Compaq Computer and Oracle Corp. are about to jointly build a new base of faithful integration and consulting partners to push their combined product lines into midsize companies.
That dual effort sets the stage for an increasingly heated battle among a number of giant vendors that focus on partners as a key piece of their go-to-market strategies.
In recent months, IBM, Microsoft and Sun Microsystems all have targeted solutions providers that can focus on the middle market because none of them has the longstanding relationships or vertical focus necessary to sell into that space. But while they all consider that a vast untapped market, they are fighting for a limited number of partners and frequently are forced to share the same ones.
Plans between Oracle and Compaq are still on the drawing board and revolve around an alliance between the two companies that was disclosed last June, but which largely went unnoticed because it was eclipsed by controversy involving Oracle sifting through Microsofts trash. The goal is to differentiate Oracles 9i database by including clustering technology developed by Compaq using its Tru64 Unix operating system running on Alpha processors.
Shake Hands "This is all about channels development, training and awareness," says Jacqueline Kahle, Compaqs VP of Unix marketing. "Weve each agreed to put $15 million a year into a joint development fund for the next three years."
Kahle says the two companies will begin developing a base of partners starting now, so that when 9i can be clustered—a development effort slated for completion by year-end—the partner base will be in place to bring it to market.
At least a portion of the partner recruitment effort will fall on the shoulders of Compaqs midrange distributors, including Avnet and Pioneer.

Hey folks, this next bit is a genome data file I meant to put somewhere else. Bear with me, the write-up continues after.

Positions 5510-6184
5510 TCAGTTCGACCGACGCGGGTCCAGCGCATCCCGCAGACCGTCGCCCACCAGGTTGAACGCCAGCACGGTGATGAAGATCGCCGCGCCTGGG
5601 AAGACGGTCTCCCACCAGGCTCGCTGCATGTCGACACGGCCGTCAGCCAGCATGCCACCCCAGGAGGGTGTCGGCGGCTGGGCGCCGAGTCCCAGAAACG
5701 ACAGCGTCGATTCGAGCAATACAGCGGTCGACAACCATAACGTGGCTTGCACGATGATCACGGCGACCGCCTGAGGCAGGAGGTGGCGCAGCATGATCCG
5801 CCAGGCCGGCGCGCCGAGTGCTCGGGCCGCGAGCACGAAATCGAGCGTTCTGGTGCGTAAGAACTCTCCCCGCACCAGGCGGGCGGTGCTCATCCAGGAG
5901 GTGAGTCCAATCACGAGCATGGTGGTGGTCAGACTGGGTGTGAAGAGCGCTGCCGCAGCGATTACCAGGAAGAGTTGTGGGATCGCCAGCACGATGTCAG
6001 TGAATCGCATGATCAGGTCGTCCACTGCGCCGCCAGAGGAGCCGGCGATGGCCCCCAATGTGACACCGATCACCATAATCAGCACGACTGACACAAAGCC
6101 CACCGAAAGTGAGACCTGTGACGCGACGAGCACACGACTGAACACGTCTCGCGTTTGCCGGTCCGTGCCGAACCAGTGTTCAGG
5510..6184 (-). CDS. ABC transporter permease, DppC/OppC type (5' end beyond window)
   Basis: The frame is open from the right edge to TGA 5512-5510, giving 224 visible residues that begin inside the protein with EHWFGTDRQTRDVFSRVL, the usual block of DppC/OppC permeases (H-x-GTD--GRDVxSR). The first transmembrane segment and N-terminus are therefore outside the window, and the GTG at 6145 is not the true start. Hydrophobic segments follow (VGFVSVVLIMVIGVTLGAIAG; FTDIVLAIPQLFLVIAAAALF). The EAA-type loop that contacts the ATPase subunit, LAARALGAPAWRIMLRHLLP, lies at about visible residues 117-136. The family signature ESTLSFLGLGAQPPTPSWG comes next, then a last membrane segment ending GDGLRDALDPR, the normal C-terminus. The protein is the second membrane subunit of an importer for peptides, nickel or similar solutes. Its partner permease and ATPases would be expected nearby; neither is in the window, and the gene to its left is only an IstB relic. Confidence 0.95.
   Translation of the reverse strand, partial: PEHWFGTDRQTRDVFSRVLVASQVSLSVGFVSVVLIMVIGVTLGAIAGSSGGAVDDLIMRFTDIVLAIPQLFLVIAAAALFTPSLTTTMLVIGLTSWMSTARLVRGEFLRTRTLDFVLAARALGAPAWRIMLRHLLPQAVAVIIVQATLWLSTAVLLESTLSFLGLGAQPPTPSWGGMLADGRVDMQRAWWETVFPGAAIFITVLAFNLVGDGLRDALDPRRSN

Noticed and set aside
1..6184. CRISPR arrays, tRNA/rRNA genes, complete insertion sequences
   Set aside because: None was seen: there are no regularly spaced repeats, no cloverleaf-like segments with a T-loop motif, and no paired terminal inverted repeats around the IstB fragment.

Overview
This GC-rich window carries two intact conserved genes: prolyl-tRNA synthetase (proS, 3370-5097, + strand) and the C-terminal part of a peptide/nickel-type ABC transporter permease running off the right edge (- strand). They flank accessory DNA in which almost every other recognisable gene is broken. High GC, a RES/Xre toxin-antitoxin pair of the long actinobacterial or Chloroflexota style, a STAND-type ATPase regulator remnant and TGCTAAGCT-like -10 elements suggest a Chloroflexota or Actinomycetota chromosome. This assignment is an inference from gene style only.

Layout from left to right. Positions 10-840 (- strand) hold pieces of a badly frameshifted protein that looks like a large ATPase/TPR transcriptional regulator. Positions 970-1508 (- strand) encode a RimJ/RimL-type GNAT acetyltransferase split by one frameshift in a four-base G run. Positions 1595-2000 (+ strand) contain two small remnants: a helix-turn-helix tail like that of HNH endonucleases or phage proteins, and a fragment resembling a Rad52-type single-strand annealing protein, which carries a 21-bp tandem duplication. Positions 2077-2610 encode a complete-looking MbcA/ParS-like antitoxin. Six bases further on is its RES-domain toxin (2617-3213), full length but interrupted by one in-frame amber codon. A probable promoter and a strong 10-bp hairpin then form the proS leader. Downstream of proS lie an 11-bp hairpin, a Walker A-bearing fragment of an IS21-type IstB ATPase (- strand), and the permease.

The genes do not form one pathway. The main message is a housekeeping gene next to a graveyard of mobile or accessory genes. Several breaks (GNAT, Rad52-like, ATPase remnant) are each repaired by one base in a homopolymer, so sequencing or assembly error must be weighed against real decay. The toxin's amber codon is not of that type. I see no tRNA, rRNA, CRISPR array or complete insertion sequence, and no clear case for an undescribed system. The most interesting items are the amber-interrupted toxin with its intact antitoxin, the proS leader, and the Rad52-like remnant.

Compaq officials say that while the overall technology market is soft, this early effort will take advantage of a huge opportunity.
"When you look at the projections for transaction volumes for e-business over the next three years, only 90 percent of the enterprise infrastructure is in place," says Rick Frazier, VP of marketing at Compaqs business critical server group.
Subtle Ironies The efforts by Compaq and Oracle could not be any richer in irony, however. Compaq bought Digital Equipment in 1998 largely because of its consulting group, but with PC prices continuing to plunge, it is banking more heavily than ever before on back-end technology developed by Digital. Still, to get there it will need a base of sophisticated midrange integration partners that Digital once owned, but which languished under the Compaq acquisition. Compaq focused instead on a high-volume reseller channel that secured its place in the PC marketplace.
The irony gets even thicker. Compaq is now banking much of its future midrange push on the archrival to its old RdB database, which was developed by Digital. Its also banking heavily on a superfast version of Unix, which was developed by Digital even though former Digital CEO Ken Olsen repeatedly panned Unix as "snake oil."
Not Clusterphobic Oracle, meanwhile, has been schizophrenic about working with partners. At times it has relied on them, at other times it has competed directly with them. Nevertheless, the company now finds itself in need of a base of partners that can move its databases downstream from the Fortune 500. That, in turn, will open doors for Oracles process-management applications, which compete with the likes of PeopleSoft and SAP.
Still, Compaq isnt putting all of its eggs in Oracles basket. Most of the clustering technology remains in the Tru64 Unix kernel and is not easily moved from one platform to another.
"It isnt everything," says Kahle. "We and Oracle have a common agenda. We want to move clusters up to 60 percent to 70 percent of all systems sold and make clustering easy."
Nor is Oracle betting the bank on its relationship with Compaq. In fact, Compaq executives say at least some of the clustering technology will end up on other platforms. But they add that Compaq is the only company that doesnt directly compete with Oracle. And just for added measure, Compaq intends to keep the crown jewels well hidden and protected by patents.